Since his childhood, McKay knew he would work in science — but he always thought it would be in medicine.
His fascination with the brain took hold in his final year of high school, leading him to study neuroscience in university. But after volunteering in a hospital, he realized he had no interest in practising medicine.
It was during his fourth year of university that McKay started to research how drugs affect the brain and behaviour, leading him to pursue master’s and doctoral degrees in neuroscience at the University of Calgary’s Hotchkiss Brain Institute and a post-doctoral fellowship at the Baylor College of Medicine.
Laurier’s balance between research and teaching attracted him, and he joined the university as a faculty member.
“I had taught as a teaching assistant in undergrad and really missed that experience during my graduate studies,” he says.
Outside the class, McKay is committed to being approachable and accessible to students. In 2015, he was appointed associate dean: Student Services in the Faculty of Science — a role that he says has been the most rewarding part of his career at Laurier.
“Barely a day goes by when we don’t help at least one student in a very significant way,” he says. “Students can go through rough spots, and we find ways to help those who are really struggling get back on track — whether it’s through a referral to mental health services or academic resources on campus.”
Since joining Laurier, McKay has also worked with Centre for Teaching Innovation and Excellence (CTIE) on numerous initiatives, such as introducing online proctoring software that verifies the identity of students and monitors and limits their online behaviour during designated online test time.
“The integration of this software with MyLearningSpace has really improved course integrity — it’s something students have told us in surveys,” says McKay. “And it’s helped bring down inflated marks that could have been caused by online cheating.”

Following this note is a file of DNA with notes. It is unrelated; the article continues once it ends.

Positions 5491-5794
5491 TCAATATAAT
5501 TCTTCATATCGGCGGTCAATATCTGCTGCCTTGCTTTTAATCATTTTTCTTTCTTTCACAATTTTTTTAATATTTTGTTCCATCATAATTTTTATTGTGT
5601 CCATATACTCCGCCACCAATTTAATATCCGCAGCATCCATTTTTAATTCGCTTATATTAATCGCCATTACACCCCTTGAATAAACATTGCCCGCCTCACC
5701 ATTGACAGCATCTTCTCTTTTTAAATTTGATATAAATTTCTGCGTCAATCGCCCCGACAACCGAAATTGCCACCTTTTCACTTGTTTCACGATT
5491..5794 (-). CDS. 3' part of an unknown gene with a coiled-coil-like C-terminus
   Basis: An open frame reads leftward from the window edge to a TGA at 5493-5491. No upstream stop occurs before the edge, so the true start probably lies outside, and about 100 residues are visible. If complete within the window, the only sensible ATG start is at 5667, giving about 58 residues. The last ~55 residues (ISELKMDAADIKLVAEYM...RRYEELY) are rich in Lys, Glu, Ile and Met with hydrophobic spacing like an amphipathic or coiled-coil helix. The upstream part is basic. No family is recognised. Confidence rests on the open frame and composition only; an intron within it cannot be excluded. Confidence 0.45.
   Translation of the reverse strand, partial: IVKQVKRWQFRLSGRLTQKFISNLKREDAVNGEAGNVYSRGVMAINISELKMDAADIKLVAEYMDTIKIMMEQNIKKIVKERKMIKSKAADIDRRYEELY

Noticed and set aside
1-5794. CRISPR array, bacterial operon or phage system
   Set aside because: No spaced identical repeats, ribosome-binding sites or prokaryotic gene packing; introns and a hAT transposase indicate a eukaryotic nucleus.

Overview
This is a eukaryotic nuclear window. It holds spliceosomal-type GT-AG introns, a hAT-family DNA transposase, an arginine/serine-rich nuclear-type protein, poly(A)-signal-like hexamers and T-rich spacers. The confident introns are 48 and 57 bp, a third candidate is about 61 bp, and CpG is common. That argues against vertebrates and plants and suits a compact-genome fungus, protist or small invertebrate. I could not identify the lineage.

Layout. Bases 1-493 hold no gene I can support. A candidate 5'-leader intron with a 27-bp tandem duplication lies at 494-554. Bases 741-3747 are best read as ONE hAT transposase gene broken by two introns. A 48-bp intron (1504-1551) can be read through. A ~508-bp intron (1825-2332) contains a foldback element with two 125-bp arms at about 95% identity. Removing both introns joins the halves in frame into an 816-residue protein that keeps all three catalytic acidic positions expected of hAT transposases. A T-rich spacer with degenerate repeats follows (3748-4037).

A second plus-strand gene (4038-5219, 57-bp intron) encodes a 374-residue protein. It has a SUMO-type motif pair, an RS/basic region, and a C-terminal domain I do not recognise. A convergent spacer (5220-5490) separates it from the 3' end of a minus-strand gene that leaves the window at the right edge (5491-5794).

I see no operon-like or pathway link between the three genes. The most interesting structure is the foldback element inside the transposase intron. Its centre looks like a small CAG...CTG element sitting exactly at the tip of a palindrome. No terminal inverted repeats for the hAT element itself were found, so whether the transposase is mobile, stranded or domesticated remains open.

The approach has also helped students who have test anxiety succeed on their final exams.
“What we required was that students had to pass the final exam to pass the course, because the final exam was the first time we really knew who was writing the test – this caused a lot of anxiety,” says McKay. “Now it can be all online.”
In adding to reducing anxiety, holding the final exams online speeds up the marking process. And, McKay can save up to 12,000 sheets of paper each year by using online testing for in-class courses.
McKay is among many outstanding educators at Laurier who are recognized for their contributions. On Feb. 2, 2017, Laurier will honour the 2016 teaching award recipients and others who have made significant contributions to the educational experience of Laurier students. Learn more about nominating someone for the Wilfrid Laurier University Award for Teaching Excellence before submissions are due on Jan. 15.
We see you are accessing our website on IE8. We recommend you view in Chrome, Safari, Firefox or IE9+ instead.×